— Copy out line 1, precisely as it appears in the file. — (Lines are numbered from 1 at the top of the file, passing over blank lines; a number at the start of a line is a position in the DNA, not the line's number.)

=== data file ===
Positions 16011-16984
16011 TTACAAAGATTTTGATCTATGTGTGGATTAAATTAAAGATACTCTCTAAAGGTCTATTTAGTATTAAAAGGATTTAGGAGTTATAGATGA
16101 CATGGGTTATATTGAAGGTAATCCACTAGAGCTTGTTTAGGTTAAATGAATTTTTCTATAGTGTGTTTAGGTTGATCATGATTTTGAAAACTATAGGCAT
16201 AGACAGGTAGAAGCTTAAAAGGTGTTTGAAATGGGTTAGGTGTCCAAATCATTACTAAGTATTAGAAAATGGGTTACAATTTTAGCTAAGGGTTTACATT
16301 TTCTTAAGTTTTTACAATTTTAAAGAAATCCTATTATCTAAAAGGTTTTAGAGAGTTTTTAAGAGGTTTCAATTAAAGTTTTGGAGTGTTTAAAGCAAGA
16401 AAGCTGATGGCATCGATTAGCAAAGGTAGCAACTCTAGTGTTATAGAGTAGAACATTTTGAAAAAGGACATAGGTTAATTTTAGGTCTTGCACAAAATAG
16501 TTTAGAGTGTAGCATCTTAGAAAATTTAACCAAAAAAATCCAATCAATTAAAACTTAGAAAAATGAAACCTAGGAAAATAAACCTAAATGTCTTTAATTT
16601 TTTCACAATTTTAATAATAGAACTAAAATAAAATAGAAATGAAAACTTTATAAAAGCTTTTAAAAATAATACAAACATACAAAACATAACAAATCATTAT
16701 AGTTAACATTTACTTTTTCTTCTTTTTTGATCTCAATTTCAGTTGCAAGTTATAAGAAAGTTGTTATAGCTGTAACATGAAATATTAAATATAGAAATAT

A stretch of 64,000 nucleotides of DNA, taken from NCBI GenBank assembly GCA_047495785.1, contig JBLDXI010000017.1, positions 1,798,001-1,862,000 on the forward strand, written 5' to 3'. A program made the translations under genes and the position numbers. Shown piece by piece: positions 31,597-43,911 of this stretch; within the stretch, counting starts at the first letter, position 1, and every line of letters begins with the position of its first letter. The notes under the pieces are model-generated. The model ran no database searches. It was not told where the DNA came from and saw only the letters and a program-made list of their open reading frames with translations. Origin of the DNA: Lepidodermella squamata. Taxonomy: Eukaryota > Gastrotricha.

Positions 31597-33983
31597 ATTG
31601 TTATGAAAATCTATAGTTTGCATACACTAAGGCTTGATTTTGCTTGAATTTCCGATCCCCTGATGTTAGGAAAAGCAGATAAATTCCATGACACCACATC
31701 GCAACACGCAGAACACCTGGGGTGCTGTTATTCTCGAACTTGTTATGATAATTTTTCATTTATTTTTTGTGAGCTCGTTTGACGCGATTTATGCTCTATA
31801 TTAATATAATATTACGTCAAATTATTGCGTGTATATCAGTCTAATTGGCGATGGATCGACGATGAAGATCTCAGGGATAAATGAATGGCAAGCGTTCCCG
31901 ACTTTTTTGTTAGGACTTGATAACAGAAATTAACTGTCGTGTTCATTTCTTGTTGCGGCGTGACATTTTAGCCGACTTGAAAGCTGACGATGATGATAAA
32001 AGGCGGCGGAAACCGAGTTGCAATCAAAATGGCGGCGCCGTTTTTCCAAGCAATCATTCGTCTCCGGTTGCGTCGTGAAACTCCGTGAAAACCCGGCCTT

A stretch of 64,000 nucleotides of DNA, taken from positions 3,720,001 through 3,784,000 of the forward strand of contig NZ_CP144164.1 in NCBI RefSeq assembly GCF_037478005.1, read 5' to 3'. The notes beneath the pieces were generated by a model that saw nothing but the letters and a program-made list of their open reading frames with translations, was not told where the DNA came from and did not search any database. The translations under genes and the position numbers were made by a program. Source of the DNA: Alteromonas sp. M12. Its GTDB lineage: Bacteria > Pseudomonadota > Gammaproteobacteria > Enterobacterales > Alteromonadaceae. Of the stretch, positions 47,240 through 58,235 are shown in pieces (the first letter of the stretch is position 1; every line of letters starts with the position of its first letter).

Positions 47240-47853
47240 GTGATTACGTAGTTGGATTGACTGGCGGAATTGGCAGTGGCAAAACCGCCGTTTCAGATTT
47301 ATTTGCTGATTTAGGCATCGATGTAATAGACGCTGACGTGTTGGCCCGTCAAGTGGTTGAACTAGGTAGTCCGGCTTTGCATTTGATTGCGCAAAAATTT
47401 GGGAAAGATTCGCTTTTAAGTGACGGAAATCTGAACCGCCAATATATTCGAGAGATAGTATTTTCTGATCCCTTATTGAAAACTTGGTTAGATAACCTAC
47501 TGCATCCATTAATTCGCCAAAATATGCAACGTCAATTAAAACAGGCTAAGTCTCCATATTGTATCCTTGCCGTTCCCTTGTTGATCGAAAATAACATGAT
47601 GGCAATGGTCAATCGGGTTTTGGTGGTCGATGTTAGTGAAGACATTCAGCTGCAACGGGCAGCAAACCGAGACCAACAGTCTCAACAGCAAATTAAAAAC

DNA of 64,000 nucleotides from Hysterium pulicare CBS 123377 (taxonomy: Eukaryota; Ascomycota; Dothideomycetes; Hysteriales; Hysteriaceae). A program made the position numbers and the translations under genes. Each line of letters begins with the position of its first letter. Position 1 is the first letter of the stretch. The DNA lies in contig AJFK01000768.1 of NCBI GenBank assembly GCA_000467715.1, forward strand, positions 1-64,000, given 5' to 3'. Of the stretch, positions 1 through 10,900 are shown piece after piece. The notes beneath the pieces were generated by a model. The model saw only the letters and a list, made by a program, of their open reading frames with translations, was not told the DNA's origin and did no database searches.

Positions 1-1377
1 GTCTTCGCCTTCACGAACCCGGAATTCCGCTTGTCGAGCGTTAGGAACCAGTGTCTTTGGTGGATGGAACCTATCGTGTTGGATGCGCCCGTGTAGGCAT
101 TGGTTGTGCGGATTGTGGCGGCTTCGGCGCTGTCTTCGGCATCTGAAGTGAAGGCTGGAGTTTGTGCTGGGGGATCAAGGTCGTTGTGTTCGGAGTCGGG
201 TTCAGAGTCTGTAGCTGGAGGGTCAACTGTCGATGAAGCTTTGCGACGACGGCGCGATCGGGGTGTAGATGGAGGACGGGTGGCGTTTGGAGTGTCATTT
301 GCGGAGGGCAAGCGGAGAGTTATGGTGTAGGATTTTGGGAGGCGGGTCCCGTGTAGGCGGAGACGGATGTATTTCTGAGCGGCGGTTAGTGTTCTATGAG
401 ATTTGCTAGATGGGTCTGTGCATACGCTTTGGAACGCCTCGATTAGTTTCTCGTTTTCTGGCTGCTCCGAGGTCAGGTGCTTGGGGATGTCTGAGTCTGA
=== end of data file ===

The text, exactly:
Positions 16011-16984